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Author Interview with Sarah Gibson: Swifts and Us

Annabelle Forty
Annabelle Forty

Whirling swifts overhead are evocative of early summer, and their arrival to the UK brings joy to many. In Swifts and Us, Sarah Gibson explores what is currently known about swifts and their ancestry, while also addressing some of the contributing factors to their huge decline over the last few decades. She meets key experts and researchers as well as many determined individuals, all advocating for change to ensure the swifts’ survival.

Sarah Gibson is Press Officer for Shropshire Wildlife Trust, as well as Editor of the members’ magazine. She also regularly writes nature columns for her local magazines and newspapers. Sarah has kindly agreed to answer some of our questions below.

Firstly, could you tell us about where the motivation for your book came from?

I’d become passionate about swifts since moving into a town from the country.  Then I had a long period of illness and would be exhausted after the briefest of conversations and couldn’t even walk up my street – I was so slow I would be overtaken by very old people on Zimmer frames. It seemed as though I’d hit 97 five decades prematurely.

Then I got better and decided it was time to do something new with my life – alongside my now part-time job at Shropshire Wildlife Trust. I knew I could string words together, so decided to research and write a book about swifts to try and inspire others to love and take action for them too.

During your research, did you discover anything especially interesting that you were previously unaware of about swifts?

That hummingbirds are the swift’s closest relatives! Fossil evidence from 52 million years ago found in Wyoming, USA, revealed a bird that is the forerunner of both. The characteristic common feature is a super-strong, stout humerus bone, that would enable the swift to endure and flourish in perpetual flight and the hummingbird to flap its wings 50 times per second as it hovers over flowers collecting nectar. Their shared ancestry seems less surprising when you think about the intense aerial demands of both birds. 

Your book features exceptional and inspirational people that have fought to ensure nest spots are protected and accessible for returning swifts. Do you have any particular highlights or success stories that you’d like to talk about here?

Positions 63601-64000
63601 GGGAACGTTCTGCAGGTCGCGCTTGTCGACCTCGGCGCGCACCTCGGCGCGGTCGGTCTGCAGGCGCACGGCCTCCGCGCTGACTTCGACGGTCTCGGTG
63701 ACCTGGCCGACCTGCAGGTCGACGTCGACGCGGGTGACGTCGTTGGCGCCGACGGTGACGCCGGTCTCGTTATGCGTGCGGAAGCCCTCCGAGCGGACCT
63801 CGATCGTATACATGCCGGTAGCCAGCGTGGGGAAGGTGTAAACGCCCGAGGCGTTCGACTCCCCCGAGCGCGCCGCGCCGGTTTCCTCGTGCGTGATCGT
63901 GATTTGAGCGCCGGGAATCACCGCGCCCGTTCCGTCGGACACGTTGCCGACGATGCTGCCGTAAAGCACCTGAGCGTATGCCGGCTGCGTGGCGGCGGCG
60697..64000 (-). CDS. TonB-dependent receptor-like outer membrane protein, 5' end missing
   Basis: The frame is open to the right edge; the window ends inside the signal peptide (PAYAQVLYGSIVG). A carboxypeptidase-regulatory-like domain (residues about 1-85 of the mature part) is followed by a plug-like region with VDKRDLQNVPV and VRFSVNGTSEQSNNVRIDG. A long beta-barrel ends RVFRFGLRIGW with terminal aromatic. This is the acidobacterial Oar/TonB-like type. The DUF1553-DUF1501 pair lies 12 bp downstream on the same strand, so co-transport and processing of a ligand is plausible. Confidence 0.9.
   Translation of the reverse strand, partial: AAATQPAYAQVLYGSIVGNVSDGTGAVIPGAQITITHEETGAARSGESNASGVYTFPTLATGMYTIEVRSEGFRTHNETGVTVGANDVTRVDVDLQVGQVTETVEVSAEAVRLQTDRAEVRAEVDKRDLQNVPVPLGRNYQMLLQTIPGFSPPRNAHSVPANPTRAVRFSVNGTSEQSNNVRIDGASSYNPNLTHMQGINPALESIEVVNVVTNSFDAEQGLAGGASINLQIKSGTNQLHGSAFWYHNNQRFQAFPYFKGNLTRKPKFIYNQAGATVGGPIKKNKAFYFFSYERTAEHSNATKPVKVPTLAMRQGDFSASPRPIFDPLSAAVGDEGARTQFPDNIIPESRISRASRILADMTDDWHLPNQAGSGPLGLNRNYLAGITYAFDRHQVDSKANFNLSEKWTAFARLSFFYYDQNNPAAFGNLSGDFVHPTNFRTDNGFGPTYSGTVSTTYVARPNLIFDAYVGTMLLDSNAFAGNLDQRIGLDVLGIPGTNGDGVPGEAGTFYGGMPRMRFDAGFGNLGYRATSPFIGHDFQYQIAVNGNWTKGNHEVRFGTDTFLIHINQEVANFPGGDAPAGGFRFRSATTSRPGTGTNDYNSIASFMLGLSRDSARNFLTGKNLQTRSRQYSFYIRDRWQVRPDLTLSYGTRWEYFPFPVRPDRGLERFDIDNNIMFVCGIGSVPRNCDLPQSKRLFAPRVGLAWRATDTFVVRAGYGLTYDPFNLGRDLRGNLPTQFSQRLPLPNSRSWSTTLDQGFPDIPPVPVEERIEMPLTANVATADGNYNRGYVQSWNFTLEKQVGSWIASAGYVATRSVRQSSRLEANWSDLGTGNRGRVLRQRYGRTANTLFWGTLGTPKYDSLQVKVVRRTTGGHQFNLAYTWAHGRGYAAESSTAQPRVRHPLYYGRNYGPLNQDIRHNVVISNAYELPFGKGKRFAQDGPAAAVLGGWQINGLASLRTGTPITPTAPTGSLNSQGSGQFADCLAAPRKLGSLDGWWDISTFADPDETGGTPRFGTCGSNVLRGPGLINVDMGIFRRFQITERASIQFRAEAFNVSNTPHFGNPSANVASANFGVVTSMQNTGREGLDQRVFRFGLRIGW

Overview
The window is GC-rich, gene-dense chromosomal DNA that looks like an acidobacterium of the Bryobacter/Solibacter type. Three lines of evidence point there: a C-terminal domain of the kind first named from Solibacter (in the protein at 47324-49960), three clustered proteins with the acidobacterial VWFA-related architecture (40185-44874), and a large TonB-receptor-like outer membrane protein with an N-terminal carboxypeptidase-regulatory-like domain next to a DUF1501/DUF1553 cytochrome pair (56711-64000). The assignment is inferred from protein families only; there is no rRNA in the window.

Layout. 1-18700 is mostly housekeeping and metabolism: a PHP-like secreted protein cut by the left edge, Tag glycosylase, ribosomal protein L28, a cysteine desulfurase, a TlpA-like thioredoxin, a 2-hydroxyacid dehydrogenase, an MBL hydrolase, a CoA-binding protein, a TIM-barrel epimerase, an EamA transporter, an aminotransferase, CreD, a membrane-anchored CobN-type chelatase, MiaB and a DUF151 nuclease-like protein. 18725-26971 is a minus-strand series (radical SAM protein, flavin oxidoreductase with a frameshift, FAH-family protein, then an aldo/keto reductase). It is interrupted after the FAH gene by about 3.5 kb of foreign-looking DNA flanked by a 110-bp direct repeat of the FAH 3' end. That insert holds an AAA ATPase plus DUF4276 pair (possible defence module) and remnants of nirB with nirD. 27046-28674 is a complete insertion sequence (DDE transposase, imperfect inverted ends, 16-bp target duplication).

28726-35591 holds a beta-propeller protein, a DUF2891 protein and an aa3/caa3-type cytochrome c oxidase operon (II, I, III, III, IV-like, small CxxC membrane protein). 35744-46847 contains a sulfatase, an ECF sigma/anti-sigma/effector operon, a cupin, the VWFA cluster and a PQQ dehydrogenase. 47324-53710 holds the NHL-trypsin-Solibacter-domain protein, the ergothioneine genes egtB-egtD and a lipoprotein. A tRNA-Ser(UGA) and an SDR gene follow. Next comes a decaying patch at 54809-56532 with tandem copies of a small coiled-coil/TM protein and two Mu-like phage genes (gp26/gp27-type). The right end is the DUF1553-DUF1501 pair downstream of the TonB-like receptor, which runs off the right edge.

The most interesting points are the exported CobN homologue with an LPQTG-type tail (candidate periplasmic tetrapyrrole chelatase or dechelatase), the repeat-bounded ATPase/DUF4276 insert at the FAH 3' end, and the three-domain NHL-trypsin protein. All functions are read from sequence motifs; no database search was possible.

Photograph by Laurent Godel

The Crescent Art Centre in Belfast is a cross-community cultural hub, bringing people together from all backgrounds.  It also has a thriving colony of swifts and when major renovation work began 12 years ago, the architects and builders worked with a local swift champion to ensure that access to the original nesting holes was retained and additional holes provided by integrating nest bricks into the walls. This is a great example of how renovation doesn’t have to lead to ruin for swifts.  It can be achieved, if thoughtfully carried out. This swift colony is now a living emblem of the arts centre and its aspirations – uniting people across boundaries. 

What role can citizen science play in surveying and monitoring swifts?

Photograph by Ulrich Tigges

Local surveys to identify swift breeding sites are very valuable. Knowledge of swift colonies can at times make it possible to work with building owners when renovation works are planned, so that nesting holes can be retained. When the data is fed through to local biological records centres, the presence of swifts in particular areas will be flagged up to planners who will sometimes, but not always make it a condition for development that nest bricks should be integrated into buildings.

The RSPB’s SwiftMapper is a useful tool and you can find out about surveying with local swift groups from Action for Swifts or Swift Conservation.

Habitat destruction, climate change and a stark reduction in their food supply are just a few factors contributing to the decline of swifts over the past 20 years – the odds appear completely stacked against them. Post-research for your book, do you feel any optimism for the future of these incredible birds?

Photograph by Piotr Szczypa

Contemplating the global crisis in nature can lead to despair. Our inability to prevent the destruction of wild habitats and the wild creatures that depend on it strikes deep into our souls, but worrying about the future cripples our ability to act, so I try to live in the present. It is what we do now that will shape the future and we need all of our energy to bring better times.

Climate change is inextricably linked to the degradation of nature. At last, there seems to be a glimmer of awakening at a political level to the fact that nurturing nature is essential for all our sakes. The campaign for 30% of land and sea to be protected by 2030 across the world brings hope but it needs a radical reset of values to be achieved.  All of us though, can do something to help bring it to reality. 

Do you have any current projects or plans for further books that you’d like to tell us about?

I’ve just been down to my local cemetery where there’s a project to turn the unmarked graves area into a wildflower meadow.  The yellow rattle seed we sowed last August is coming up, along with cowslips and violets.  It will be a living memorial for those buried beneath and will attract bees and other pollinators.  I’m also keeping an eye on the eaves of a medieval building managed by the town council. Restoration work on the timbers last autumn included six bespoke swift nest boxes – fingers crossed! 

There will be another book but I haven’t written it yet.  It will explore the connectedness of people with nature but I can’t reveal more just now.


Swifts and Us
By: Sarah Gibson
Hardback | Published May 2021 | £16.99

We have a very limited number of bookplates signed by Sarah, available while stocks last.

All prices correct at the time of this article’s publication.